Facing political and security crises since 2018, nationals of Honduras and Nicaragua175 also applied for international protection in EU+ countries at higher levels than a year ago (see Figure 4.9). Citizens of El Salvador ranked third among visa-free Latin American applicants in 2019, even though the volume of their applications grew at a lower rate than those of Hondurans or Nicaraguans.
The majority of applicants from Latin American countries lodged their applications in Spain, followed at a far distance by Italy.
Applicants from the Western Balkan region
Nearly 20 % of all visa-exempt applications (about 36 000) were lodged by nationals of Western Balkan countries. The trend remained stable for Albania and Serbia, while decreasing numbers for at least the fourth consecutive year were reported for applicants from Montenegro, Bosnia and Herzegovina, and North Macedonia (in decreasing order).
While applications from visa-exempt Latin American countries were concentrated in a few countries, nationals of Western Balkan countries sought asylum in a broader range of countries. France and Germany received the most applications from these countries of origin, followed to a lesser extent by the United Kingdom, Greece, Italy, Belgium, Sweden, the Netherlands and Ireland (in order of the number of applications).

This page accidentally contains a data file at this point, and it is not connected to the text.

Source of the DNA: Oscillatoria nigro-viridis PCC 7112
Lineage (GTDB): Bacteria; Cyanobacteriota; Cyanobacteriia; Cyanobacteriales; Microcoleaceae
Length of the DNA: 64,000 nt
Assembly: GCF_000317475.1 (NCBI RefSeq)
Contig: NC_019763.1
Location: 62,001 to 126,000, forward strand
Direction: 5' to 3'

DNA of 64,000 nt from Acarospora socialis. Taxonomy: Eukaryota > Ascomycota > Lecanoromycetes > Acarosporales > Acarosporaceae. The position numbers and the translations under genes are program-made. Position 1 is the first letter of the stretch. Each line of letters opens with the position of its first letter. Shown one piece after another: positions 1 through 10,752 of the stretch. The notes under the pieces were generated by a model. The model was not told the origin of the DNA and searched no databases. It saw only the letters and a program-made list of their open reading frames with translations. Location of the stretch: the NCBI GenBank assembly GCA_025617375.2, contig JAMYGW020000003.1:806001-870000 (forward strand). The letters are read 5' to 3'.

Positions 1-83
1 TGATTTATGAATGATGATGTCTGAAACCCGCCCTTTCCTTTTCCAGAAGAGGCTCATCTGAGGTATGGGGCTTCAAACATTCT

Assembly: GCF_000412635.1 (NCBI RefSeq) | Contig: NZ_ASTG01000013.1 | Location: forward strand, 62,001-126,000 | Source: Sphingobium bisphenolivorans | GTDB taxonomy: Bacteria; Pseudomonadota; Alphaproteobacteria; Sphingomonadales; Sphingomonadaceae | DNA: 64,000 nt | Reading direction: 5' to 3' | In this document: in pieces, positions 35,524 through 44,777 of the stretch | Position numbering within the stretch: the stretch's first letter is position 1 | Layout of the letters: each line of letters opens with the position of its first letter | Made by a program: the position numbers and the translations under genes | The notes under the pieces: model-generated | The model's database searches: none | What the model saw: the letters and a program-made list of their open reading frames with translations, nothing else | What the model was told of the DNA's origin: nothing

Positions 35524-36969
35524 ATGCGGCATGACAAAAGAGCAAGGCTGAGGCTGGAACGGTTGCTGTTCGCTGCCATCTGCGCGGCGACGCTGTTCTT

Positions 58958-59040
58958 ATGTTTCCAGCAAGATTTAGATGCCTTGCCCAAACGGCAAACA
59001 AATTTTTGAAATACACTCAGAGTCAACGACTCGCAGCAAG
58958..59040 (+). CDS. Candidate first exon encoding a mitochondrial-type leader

Applicants from the Eastern Partnership
The Eastern Partnership includes post-Soviet countries, namely Armenia, Azerbaijan, Belarus, Georgia, Moldova and Ukraine.xvi Just over 20 % of all applications from visa-liberalised countries (about 38 000) were lodged by nationals of the visa-exempt Eastern Partnership countries, but patterns varied by the country of origin. In 2019, applications from nationals of Moldova increased by 49 % compared to 2018, accounting for 3 % of all visa-exempt applications. The number of applications by Georgians also increased, by 11 %, although their share of all visa-exempt applications dropped from 17 % to 12 %. Finally, there was a slight decrease for Ukrainian applicants.
The top receiving countries for applications from visa-exempt Eastern Partnership states were the same as for applicants from Western Balkan countries – namely, France and Germany. To a lesser extent, they also sought asylum in Spain, Italy, Sweden, Greece, the Netherlands and Cyprus (by decreasing order).
Applicants from the Eastern Partnership
The number of first-instance decisions issued by asylum authorities to applicants from visa-liberalised countries almost doubled in 2019 compared to 2018. The increase was mostly due to a notably higher volume of decisions rendered in Spain (almost eight times as many decisions as in 2018), accounting for 38 % of all first-instance decisions for visa-exempt countries. Similarly, Italy almost tripled its number of first-instance decisions.